But along with this proposed rulemaking, the TTB has also been busy recently establishing and proposing new American Viticultural Areas (AVA). AVAs are an extremely important resource for the wine industry, as they provide accurate and dependable information for consumers regarding the source location of wines. Under federal laws, in order to use an AVA, 85% of a wine must be sourced from grapes grown within the AVA. For an industry taken by the idea of terroir (and rightly so!), having that assurance can be invaluable.

In recent weeks, the TTB has announced the establishment of AVAs for the Upper Hudson (NY) and the Van Duzer Corridor (OR), along with expanding the territories for the established Arroyo Seco (CA) and Monticello (VA) AVAs. In addition, there are also proposals to establish new AVAs for the Crest of the Blue Ridge Henderson County (NC), the West Sonoma Coast (CA), and the Eastern Connecticut Highlands (CT).


Proposed Amendments to Labeling and Advertising Regulations

While new and expanded AVAs are important news, the leading regulatory changes the TTB is working on are those listed by the agency in Notice No. 176, the proposed rulemaking published in the Federal Register of Monday, November 26, 2018.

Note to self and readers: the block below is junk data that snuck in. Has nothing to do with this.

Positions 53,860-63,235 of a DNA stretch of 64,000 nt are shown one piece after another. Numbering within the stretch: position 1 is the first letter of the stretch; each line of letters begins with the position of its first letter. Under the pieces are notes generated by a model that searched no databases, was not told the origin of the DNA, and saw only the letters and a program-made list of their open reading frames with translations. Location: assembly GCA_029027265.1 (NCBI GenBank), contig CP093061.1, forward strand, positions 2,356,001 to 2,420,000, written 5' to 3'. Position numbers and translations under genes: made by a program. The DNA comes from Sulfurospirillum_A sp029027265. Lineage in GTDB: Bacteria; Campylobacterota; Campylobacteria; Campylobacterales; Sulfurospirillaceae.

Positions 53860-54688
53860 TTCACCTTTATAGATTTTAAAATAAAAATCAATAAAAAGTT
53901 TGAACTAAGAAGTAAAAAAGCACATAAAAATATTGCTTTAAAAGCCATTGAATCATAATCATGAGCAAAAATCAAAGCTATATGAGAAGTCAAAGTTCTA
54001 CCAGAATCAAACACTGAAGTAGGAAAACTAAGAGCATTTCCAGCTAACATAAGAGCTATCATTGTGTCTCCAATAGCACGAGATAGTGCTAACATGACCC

As the TTB notes, this proposed rulemaking is just the latest in its multi-year effort to “Facilitate Commerce through a Modern Labeling Program Focused on Service and Market Compliance.” This effort has also included removing formula requirements in certain conditions, expanding the list of allowable revisions for labels where they do not need a new COLA, improving the functionality of COLAs Online and Formulas Online, and add lots more staff to handle labeling and formula regulations.

In the proposed rulemaking, the TTB sets out a number of regulatory adjustments and changes they hope to implement, with the stated intent of improving “understanding of the regulatory requirements and to make compliance easier and less burdensome”. These changes the TTB proposes include:

  • Incorporating changes to label standards that have arisen from statutory changes (e.g. the use of semi-generic designations on wine labels) or from international agreements (for instance, incorporating designations of geographic significance).